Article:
2.   The company/entity (with whom the relationship exists) makes a drug, drug class, or device addressed in the document, or makes a competing drug or device addressed in the document.
3.   The person or a member of the person’s household has/have a reasonable potential for financial, professional or other personal gain or loss as a result of the issues/content addressed in the document.

As previously noted, conflict of Interest tables are published with all of our scientific statements and guidelines. Recent scrutiny of RWI tables by the media drew attention to potential conflicts that members had and detracted from our message. For that reason, we strive to maintain a balance of writing group members, with at least 51% of the group having NO relationships with industry, throughout the process. Grants from government or nonprofit organizations are listed but do not count in the calculation of percentages. Only industry conflicts are considered in our percentage counts.

Other specific conflicts of interest questions/clarifications: 

  • DSMBs – Even though a DSMB does not pose a conflict, it should be listed under “Other” on the disclosure table.  Even though most people serving on DSMBs are very unconflicted because they have to be, these activities should still be listed on the table.  Sometimes, an honorarium is received for DSMB work, but it usually falls under the modest category in terms of income.  Even a DSMB that is not related to cardiovascular or stroke should be listed.  
  • NIH Grants or Funding – Although the grant or funding itself may not pose a conflict of interest, due to the climate change regarding conflicts of interest, relevant NIH Grants have to be disclosed also.  Basically, the author needs to disclose what type or kind of study the grant covers and what the author’s role is in that study.  Whether industry-sponsored or NIH, there are perceptions, and although we cannot guard ourselves against the perceptions, we can anticipate what those perceptions might be in the future.  In the past, authors have felt that since NIH grants are “government money” that this would not or should not be perceived as a conflict, but it is now very important to disclose them in the interest of full transparency.  This issue has come up recently, and we have to look at all NIH studies.    Everyone has their passion, and the question is whether an author can put aside any bias, even though it is NIH-funded, as these papers/guidelines are guiding clinical practice.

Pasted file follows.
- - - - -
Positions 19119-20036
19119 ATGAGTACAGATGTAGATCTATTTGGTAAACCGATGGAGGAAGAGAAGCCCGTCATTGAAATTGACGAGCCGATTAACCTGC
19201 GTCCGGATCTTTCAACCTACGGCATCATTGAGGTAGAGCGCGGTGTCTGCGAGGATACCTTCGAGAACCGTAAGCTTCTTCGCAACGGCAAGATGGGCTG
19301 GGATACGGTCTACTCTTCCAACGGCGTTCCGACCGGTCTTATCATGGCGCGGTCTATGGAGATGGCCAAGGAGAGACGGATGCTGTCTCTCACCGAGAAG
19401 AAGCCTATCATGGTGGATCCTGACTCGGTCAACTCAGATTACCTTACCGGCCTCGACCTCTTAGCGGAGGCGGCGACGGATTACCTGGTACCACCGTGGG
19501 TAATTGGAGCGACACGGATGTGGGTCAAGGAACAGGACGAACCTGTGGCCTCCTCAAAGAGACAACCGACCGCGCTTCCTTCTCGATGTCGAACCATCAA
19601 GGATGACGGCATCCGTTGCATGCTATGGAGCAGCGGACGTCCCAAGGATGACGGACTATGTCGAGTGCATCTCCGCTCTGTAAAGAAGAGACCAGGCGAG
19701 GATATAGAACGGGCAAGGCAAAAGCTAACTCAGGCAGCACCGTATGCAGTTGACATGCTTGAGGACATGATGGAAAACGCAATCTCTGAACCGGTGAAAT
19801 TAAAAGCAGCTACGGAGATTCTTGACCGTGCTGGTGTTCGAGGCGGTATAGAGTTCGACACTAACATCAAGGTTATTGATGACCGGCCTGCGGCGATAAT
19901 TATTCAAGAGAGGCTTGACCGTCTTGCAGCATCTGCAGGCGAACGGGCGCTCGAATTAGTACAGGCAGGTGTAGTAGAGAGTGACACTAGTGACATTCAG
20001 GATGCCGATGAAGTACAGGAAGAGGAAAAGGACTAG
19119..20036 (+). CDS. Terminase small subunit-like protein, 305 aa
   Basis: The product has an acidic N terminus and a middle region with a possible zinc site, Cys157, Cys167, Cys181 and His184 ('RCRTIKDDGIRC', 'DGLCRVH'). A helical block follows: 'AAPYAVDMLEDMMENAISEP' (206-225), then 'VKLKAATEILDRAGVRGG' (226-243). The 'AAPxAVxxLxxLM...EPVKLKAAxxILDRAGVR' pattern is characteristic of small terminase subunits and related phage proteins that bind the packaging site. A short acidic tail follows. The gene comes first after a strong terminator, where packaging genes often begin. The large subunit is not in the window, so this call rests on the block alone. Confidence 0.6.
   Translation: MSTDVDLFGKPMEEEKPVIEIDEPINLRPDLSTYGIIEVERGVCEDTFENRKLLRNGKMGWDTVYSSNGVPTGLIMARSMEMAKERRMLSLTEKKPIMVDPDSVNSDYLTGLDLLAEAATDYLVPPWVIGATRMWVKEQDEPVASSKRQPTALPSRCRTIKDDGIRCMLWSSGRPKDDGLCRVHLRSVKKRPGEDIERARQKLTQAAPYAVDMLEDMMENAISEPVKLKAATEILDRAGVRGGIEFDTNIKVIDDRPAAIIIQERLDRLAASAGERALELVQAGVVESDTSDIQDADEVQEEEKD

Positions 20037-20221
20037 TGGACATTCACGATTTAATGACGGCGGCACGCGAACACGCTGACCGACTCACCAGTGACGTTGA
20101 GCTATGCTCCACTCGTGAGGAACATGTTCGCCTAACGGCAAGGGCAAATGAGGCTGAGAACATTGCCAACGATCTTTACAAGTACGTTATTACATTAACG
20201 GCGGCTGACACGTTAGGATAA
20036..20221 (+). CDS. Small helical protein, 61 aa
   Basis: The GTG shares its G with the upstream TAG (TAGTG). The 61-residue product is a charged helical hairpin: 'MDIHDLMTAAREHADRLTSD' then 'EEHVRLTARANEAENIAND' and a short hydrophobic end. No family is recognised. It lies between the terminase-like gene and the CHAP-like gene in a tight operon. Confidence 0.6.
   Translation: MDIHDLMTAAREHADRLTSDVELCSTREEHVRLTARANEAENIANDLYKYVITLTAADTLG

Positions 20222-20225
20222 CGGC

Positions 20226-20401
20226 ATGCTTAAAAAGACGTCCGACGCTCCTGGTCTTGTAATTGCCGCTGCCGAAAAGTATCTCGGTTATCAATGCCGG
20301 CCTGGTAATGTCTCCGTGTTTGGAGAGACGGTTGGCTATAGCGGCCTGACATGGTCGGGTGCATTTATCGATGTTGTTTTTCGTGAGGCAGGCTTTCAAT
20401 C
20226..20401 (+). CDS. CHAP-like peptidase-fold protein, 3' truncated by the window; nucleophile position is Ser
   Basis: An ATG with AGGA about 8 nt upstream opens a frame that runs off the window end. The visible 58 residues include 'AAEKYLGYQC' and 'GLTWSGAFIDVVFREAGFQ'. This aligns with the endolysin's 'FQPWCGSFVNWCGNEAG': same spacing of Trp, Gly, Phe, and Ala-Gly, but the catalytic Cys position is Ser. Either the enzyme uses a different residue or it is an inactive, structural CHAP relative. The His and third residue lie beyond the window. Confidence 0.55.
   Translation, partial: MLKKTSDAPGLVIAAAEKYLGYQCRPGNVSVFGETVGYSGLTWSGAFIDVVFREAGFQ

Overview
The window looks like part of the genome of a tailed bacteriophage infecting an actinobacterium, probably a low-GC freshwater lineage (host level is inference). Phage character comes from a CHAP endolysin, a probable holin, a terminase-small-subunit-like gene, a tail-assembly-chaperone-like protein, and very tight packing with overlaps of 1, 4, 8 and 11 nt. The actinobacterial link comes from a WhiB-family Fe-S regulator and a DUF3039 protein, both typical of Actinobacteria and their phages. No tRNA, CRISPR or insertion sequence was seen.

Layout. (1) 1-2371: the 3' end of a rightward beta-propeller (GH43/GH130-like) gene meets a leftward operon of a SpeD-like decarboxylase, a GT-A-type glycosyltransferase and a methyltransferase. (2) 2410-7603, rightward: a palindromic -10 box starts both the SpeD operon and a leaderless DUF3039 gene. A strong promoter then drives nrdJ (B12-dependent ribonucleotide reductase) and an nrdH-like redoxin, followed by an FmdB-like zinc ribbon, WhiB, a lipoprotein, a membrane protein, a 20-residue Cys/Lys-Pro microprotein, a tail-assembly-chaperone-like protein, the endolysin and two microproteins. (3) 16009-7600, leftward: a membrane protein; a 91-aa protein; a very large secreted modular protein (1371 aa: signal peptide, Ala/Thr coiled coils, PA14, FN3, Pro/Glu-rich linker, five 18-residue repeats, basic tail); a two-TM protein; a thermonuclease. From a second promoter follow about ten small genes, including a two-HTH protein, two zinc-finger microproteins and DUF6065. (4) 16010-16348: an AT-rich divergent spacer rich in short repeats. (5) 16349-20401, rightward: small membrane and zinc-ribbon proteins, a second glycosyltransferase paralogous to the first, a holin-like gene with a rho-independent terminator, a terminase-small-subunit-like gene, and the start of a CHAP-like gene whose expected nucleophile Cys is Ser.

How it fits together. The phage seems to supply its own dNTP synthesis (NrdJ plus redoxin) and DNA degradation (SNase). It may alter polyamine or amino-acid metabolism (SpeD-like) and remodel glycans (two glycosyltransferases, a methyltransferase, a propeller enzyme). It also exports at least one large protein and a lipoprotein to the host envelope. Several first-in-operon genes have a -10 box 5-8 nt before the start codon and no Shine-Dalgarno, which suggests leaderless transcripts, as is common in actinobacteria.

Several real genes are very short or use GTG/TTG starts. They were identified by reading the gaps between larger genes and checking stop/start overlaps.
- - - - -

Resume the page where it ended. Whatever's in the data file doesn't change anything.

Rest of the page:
• Local PI’s and Co-Investigators on Industry-Funded Trials (this falls under the “research grant” category of the disclosure table) – If an author receives any funding or income for any related study, it must be disclosed.  When participating in a clinical trial, you are at the cutting edge, but the media and public do not quite understand that.  This issue will be sorted out over many months, and the answer is not final, but an evolution over time.  For now, the idea is to be completely transparent and to anticipate any problems in the future, especially before it gets to SACC.  SACC will now scrupulously be looking at this.  All relevant research – industry and government – must be disclosed.  
  • Expert Testimony/Legal Consultations – This information should be disclosed and listed under “Other” on the disclosure table.  Additionally, the author may provide a more detailed description in e-mail form so that AHA will have the opportunity to review it. 
  • Grant Reviews – It is not necessary to list grant reviews as a potential conflict of interest.
  • Timeframe for Disclosures – All relevant relationships that a potential writing group member has had for the 12 months preceding their nomination should be disclosed.
  • Recusal from Discussion – On some rare occasions, a writing group member may have to recuse himself/herself from discussions on a particular section of a paper due to significant conflicts of interest. 

Listing conflicts will not necessarily disqualify an author from participating in a writing group, but all conflicts must be disclosed, along with the extent of the conflict (i.e., monetary interest – significant or modest). For information purposes, a relationship is considered to be “significant” if (a) the author receives $10,000 or more during any 12-month period, or it constitutes 5% or more of the author’s gross income; or (b) the author owns 5% or more of the voting stock or share of the entity, or owns $10,000 or more of the fair market value of the entity.  A relationship is considered to be “modest” if it is less than “significant” under the preceding definition.
Each writing group member is encouraged not to enter into any new relationships with industry during the development of a paper and is responsible for notifying AHA staff of any new relevant relationships that he/she does enter into.